ALTERNATIVE MEDICINE SURELY WORKS!
The information you are reading right now is also a quick reference for sources of information on unconventional, alternative, and complementary therapies; their uses and how you could get them. It is an extraordinary compilation of many useful facts written in an easy-to-understand language for the ordinary person. I have attempted to demonstrate the usefulness and efficacy of many naturally occurring and often disregarded substances in maintaining health, treating (or even curing?) a variety of devastating ailments, and prolonging life. Although targeted at the lay public, the article also offers a lot of scientific information on these superb substances of great antiquity.
Alternative medicine is normally classified under the common term of “complementary therapies”. These are, in turn, defined as therapeutic practices currently not considered to be an integral part of conventional allopathic medical practice. They may lack convincing biomedical explanations, alright; but, as they are tested in the laboratory and are better researched and are found to give an actual lease of life to numerous cases where sure death was once a foregone conclusion, they simply become credible. Obviously, therapies become “complementary” when they are being used in addition to conventional treatment, while they become “alternative” when being used in place of conventional medicine. Some older definitions would normally describe alternative medicine as an unconnected lot of non-orthodox therapeutic practices, often with explanatory approaches that do not quite match with conventional biomedical explanations; or as non-orthodox therapeutic tendencies with “not quite convincing” scientific explanations for their efficacy. Others define complementary and alternative medicine as a broad spectrum of healing entities that spans all health systems, modalities, and practices and their accompanying theories, hypotheses, and beliefs other than those intrinsic to the politically dominant health system of a particular society or culture at a given time in history. This definition embraces all such practices and ideas perpetuated by potential users as preventing or treating illnesses or promoting health and general well being of the individual. However, boundaries between these different modes of definition are not always as sharp or fixed.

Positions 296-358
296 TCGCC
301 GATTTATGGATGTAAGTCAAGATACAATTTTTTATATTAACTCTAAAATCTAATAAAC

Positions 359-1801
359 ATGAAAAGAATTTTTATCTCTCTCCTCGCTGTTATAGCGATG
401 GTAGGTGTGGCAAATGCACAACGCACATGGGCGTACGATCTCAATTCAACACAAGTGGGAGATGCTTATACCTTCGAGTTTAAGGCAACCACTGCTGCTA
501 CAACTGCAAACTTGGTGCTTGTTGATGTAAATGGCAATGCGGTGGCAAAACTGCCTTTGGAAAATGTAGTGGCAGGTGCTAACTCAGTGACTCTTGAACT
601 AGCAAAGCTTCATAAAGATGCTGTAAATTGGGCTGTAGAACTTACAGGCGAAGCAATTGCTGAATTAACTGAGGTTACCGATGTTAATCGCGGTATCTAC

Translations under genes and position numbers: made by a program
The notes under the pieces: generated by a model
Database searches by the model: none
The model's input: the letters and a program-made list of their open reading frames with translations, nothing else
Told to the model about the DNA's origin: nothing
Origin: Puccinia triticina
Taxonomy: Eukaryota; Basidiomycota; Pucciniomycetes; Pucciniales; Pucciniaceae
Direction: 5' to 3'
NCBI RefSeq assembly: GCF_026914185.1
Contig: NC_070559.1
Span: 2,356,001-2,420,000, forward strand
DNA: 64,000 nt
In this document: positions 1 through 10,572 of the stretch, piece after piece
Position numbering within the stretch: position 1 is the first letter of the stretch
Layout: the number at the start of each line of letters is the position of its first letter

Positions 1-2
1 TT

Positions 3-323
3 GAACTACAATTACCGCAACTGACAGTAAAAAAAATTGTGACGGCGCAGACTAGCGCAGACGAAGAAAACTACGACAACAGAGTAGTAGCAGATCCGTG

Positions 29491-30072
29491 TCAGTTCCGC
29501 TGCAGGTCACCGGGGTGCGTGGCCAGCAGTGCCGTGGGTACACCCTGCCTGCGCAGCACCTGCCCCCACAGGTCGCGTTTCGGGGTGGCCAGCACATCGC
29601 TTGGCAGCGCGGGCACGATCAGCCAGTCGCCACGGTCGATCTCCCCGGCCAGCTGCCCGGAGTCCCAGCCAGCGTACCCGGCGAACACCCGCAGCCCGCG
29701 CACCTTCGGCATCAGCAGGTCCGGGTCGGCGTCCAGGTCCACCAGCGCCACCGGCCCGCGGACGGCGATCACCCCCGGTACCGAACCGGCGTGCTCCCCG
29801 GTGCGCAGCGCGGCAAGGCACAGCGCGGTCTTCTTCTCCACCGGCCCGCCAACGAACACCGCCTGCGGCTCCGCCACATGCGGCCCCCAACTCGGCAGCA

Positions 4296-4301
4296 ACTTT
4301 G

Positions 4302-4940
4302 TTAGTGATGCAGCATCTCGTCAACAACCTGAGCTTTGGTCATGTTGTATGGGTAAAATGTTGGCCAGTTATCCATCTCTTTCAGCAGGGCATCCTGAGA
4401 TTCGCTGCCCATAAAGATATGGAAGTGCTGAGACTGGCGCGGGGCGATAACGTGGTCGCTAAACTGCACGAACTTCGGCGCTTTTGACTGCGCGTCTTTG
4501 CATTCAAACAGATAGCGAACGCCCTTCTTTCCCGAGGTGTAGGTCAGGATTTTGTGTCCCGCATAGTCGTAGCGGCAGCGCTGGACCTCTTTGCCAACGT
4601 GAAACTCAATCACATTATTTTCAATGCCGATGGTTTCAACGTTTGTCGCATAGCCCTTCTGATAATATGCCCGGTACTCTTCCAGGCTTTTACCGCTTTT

Alternative and complementary medicine includes, but is not limited to the following disciplines: indigenous medicine, herbs, diet fads, faith healing, acupuncture, and so on. Common practice clearly indicate that these therapies are mostly sought and applied by desperate individuals who have been diagnosed with HIV/AIDS, cancer, untreatable neurological conditions, back pain, severe arthritis, and other equally devastating medical conditions you might think of. This article is certainly not able to provide information for every ailment or even give sufficient assistance to everyone seeking information on specific therapies or medical conditions. For particular diseases, treatment or therapeutic information one should consult a medical specialist or visit specific websites on the internet. This is simply a general writeup for information on proved and workable therapies, dietary supplements, etc; but, surely, I am not in a position to make any recommendations on their effectiveness for anyone not ready to try. If you are one of those skeptics and doubting Thomases, you are better off by consulting with your family doctor first before you try anything in that direction. This writeup is for your general education and is not meant to convince you to do away with the professional care by your qualified health practitioner if you are not the kind of person who believes easily and can dare; neither is it for advocating or selling any merchandise or products by any company or anyone if you are not convinced.